In order to have peace of mind in retirement, people need to know that they will have enough cash coming in every month to pay the bills. Social Security may serve as the foundation of that retirement income structure, but your benefit checks will only replace about 40% of your pre-retirement income. Where are you going to get the other 60%?

In addition to drawing down on your savings accounts, one way to meet your need for a steady flow of income after you stop working full time is to invest in dividend stocks. By owning equities that pay healthy dividends, you can guarantee that there'll be additional cash flow every month or quarter to supplement your Social Security payments. Here are three of my favorites.

Money raining on older man wearing sunglasses

Image source: Getty Images.

1. From garbage to gold

Some companies go in and out of favor, but garbage will never go out of style. Waste Management (NYSE:WM) administers the largest trash collection and disposal business in the country, and is also the largest collector of recyclables. The company is relatively recession-proof since people generate trash no matter what's happening in the economy. According to the Environmental Protection Agency, the country's "generation of municipal solid waste (MSW) in 2017 was 267.8 million tons (U.S. short tons, unless specified) or 4.51 pounds per person per day." That's a lot of waste that needs managing.

The company's dividend payment, however, is anything but garbage. For the past 17 years, it has annually increased its dividend -- which means a steadily growing cash stream is always flowing out to Waste Management shareholders. As of Oct. 21, the dividend payout was $2.14 per share. That equates to a yield of only 1.9%, but that's because the stock price has been heading primarily in one direction -- up.

If you want trustworthy and steady income to supplement your Social Security checks, Waste Management is an excellent choice.

2. A mouthwatering dividend

If you're looking for nice, juicy dividends, AbbVie (NYSE:ABBV) is worth a gander. The company was spun off from pharmaceutical giant Abbott Laboratories in 2013, and now has an attractive portfolio of treatments, along with a 5.7% dividend yield that will be a welcome addition to any retiree's portfolio.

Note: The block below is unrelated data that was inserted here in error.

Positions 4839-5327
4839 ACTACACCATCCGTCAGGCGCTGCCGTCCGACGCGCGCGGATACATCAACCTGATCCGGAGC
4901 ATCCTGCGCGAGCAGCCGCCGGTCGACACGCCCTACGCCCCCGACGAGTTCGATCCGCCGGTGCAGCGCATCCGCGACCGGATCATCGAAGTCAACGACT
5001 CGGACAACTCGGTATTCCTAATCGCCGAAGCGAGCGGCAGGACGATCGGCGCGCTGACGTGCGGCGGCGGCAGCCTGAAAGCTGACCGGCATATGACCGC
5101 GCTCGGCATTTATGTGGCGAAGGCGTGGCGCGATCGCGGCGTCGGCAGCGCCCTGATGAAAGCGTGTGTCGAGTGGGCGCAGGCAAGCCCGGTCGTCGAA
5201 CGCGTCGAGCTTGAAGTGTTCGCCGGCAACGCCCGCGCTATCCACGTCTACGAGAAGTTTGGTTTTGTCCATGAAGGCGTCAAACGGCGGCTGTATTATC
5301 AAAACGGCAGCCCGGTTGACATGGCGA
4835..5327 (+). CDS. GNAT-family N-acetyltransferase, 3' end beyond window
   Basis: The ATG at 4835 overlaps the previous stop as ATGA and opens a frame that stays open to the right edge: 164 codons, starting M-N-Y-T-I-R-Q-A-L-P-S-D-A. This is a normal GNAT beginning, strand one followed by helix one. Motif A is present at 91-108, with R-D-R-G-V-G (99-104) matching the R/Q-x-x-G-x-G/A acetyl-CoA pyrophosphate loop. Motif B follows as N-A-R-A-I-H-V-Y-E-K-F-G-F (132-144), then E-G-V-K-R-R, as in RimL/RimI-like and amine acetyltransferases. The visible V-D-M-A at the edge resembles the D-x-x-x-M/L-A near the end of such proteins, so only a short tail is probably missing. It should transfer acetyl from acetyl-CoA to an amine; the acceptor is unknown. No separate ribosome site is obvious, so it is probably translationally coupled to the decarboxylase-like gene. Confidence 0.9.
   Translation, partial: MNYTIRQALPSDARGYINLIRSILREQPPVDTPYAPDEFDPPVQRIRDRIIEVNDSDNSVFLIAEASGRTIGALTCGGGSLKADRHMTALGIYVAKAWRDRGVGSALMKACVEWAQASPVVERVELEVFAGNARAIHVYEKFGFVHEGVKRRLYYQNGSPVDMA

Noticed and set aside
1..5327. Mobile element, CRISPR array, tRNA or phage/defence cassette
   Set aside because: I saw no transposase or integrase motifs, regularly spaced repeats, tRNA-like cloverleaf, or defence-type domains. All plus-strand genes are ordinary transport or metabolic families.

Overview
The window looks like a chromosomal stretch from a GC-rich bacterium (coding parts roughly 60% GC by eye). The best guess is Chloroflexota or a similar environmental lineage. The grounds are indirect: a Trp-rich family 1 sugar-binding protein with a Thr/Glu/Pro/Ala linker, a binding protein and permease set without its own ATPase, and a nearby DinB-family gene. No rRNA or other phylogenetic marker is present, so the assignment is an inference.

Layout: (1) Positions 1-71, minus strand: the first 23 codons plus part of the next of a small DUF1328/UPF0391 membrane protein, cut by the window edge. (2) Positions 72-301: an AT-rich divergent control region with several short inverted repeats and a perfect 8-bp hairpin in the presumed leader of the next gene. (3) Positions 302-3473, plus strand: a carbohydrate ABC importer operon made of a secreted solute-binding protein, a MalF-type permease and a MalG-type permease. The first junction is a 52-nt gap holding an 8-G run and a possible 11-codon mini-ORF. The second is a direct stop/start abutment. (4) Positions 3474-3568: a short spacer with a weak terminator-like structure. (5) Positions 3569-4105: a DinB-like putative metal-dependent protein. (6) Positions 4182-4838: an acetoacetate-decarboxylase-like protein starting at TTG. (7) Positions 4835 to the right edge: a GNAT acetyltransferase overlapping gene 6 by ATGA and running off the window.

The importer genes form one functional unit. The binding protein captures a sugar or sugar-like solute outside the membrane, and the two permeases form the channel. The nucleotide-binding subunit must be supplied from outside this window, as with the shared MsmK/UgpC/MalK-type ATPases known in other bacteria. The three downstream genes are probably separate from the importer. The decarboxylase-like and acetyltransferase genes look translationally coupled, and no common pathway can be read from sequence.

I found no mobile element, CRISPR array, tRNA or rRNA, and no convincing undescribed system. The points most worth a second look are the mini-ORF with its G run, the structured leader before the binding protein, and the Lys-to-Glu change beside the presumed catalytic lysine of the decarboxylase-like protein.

The company is facing challenges, as the patent for its top-selling drug, Humira, expired in 2016. However, in 2019, AbbVie bought Allergan, which makes eye-care products as well as Botox, and the revenues from this new acquisition will hopefully replace some of the sales of Humira that are being lost to generic competition. There are many more products in AbbVie's pipeline now, so retirees can sit back and enjoy that huge dividend while waiting for Allergan to be fully integrated into its new owner's operation.

3. A safe financial basket in which to put your eggs

My final choice is not a stock, but rather, a basket of stocks in the form of an exchange-traded fund. The Pro Shares S&P 500 Dividend Aristocrats ETF (NYSEMKT:NOBL) holds all 66 of those elite S&P 500 companies that have increased their dividends annually for 25 consecutive years.

That portfolio includes such well-known names as Johnson & Johnson, Coca-Cola, Lowe's, and McDonald's. Since these businesses habitually raise their payouts, the fund does as well. The beauty of owning this group of stocks means that even if one company isn't doing well, it won't have a major effect on the ETF's returns as a whole. Investors looking for steady income will always find it in this financial vehicle.

You've earned your Social Security payments from all your hard work, but that benefit just won't be enough for you to have an enjoyable retirement. By holding dividend stocks, you can add steady streams of income to your financial picture. That's why each of these investment options can provide you with a little peace of mind along with a little piece of income.

This article represents the opinion of the writer, who may disagree with the “official” recommendation position of a Motley Fool premium advisory service. We’re motley! Questioning an investing thesis -- even one of our own -- helps us all think critically about investing and make decisions that help us become smarter, happier, and richer.